It’s the first time that I’ve come across « faire revenir » in culinary terms. Is it used over « faire dorer » for that manner of cooking or can either expression be used ?
Freeform Writing Exercise A2
Yes! I believe that you are correct. The two expressions are synonymous to express the browning of the onion and lardons mix during the preparation of Tartiflette in the context of the exercise.
‘Grate’ the reblochon - good luck with that. Clearly a modified recipe - not from the region ?
Coincidentally, we had tartiflette last night, and left overs for today. Winter is short, but manage to get tartiflette and raclette on the menu several times each year, much to the delight of friends here in Australia. (Sadly, our import laws don’t allow reblochon - Délice de Jura, an excellent substitute).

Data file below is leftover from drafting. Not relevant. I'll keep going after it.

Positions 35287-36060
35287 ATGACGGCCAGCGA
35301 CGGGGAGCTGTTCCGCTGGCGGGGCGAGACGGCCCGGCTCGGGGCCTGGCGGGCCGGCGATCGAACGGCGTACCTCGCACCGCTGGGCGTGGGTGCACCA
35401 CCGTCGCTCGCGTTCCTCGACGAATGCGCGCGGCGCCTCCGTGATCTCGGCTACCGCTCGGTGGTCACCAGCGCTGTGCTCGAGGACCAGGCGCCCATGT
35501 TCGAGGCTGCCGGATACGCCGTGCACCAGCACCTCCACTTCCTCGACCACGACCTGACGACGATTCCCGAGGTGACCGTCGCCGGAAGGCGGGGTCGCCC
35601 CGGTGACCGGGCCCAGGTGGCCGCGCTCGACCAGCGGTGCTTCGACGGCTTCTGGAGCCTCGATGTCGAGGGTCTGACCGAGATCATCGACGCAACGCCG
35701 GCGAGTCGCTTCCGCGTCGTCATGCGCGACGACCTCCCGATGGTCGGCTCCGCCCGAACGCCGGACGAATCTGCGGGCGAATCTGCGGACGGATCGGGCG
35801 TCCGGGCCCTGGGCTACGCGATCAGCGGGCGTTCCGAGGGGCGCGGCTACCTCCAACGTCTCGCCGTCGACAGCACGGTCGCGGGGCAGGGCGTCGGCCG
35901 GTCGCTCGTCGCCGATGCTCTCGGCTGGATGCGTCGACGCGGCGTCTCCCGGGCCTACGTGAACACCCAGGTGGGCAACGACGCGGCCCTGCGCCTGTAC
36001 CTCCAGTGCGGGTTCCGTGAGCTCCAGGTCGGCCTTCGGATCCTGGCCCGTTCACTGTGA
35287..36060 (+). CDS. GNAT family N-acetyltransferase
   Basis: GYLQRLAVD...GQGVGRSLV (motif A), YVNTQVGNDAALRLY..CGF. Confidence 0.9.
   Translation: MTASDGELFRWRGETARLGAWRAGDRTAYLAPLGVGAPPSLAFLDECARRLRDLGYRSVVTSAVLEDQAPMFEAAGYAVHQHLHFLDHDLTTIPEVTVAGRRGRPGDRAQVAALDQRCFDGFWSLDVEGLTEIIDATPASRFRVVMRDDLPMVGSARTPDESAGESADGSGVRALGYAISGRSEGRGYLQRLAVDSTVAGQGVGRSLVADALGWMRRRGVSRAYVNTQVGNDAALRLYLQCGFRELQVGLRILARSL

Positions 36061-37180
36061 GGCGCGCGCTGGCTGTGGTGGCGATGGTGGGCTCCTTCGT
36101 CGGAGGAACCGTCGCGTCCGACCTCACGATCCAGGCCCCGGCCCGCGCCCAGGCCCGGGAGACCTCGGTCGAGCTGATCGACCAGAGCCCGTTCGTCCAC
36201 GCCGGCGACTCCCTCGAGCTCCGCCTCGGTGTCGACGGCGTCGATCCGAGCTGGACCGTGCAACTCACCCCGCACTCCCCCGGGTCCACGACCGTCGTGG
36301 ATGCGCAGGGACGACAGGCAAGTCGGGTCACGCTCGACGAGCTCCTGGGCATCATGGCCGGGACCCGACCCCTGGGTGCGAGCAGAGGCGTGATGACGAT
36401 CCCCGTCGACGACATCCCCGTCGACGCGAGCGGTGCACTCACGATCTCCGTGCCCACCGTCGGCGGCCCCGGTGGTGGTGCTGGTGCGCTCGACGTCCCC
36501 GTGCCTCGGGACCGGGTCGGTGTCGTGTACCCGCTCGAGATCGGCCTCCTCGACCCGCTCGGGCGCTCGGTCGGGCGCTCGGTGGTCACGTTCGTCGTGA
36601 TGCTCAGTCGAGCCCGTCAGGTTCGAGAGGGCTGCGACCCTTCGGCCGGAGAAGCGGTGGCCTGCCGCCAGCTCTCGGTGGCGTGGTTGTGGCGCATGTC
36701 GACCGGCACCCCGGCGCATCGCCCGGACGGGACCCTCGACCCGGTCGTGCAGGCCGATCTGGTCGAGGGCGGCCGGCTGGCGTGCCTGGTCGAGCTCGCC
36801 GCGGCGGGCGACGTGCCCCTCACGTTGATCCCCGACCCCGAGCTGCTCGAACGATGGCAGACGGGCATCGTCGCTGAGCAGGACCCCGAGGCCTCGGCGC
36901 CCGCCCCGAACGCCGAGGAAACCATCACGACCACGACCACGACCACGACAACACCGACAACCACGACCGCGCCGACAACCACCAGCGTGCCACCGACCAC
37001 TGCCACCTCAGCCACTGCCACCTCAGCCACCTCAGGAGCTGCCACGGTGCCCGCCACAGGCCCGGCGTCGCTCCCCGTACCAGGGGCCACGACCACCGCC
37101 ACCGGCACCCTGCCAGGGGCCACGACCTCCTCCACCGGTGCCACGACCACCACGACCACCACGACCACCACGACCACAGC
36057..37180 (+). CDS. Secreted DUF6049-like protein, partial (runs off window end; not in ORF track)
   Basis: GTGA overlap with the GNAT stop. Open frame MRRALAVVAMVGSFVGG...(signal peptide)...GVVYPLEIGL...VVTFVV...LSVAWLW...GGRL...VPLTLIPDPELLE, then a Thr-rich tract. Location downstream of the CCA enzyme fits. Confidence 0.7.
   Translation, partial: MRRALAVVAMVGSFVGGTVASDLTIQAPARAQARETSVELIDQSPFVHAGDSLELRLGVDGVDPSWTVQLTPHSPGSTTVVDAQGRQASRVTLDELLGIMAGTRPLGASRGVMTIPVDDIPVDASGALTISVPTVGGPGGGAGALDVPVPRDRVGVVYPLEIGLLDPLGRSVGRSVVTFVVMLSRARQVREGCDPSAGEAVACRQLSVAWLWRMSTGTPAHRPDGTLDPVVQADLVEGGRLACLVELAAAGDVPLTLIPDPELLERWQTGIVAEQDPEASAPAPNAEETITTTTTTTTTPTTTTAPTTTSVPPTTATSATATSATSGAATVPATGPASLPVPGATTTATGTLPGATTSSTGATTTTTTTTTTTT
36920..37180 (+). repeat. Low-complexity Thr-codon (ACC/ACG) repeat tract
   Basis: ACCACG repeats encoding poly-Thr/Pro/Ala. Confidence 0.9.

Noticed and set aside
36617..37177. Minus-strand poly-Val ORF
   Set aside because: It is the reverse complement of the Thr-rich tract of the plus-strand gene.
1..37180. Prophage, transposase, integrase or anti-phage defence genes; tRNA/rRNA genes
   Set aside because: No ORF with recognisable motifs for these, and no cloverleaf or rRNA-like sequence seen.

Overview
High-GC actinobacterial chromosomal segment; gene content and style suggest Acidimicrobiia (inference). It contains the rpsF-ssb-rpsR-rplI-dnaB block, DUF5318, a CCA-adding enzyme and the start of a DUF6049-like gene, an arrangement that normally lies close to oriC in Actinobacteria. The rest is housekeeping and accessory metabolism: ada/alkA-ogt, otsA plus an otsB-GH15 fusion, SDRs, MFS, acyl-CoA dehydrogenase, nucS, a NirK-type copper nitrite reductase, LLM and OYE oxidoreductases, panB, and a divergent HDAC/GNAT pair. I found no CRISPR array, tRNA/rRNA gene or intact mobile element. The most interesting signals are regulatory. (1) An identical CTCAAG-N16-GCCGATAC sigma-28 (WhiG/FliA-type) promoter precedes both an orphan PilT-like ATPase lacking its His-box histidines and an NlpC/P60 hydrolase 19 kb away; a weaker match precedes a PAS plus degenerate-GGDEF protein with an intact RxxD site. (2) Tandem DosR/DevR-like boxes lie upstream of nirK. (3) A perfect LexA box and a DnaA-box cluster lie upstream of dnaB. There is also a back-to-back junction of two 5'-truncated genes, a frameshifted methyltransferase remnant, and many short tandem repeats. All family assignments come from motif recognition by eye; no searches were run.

One of the very best traditional French dishes - and in Bretagne, you can virtually have it in a galette as ‘ une savoyarde ‘. What a way to combine regional traditions !
(It is better with the potatoes cooked in a good slug of white wine)
Bonjour à tous,
Maarten is correct! I can confirm that you will be able to find "galettes" with tartiflette ingredients "en Bretagne" (even on pizza)! What can I say ! We love bacon, cheese, but especially our potatoes (see link below) ! ;-)
Patates au lait Ribot
Bonne journée et bon appétit !
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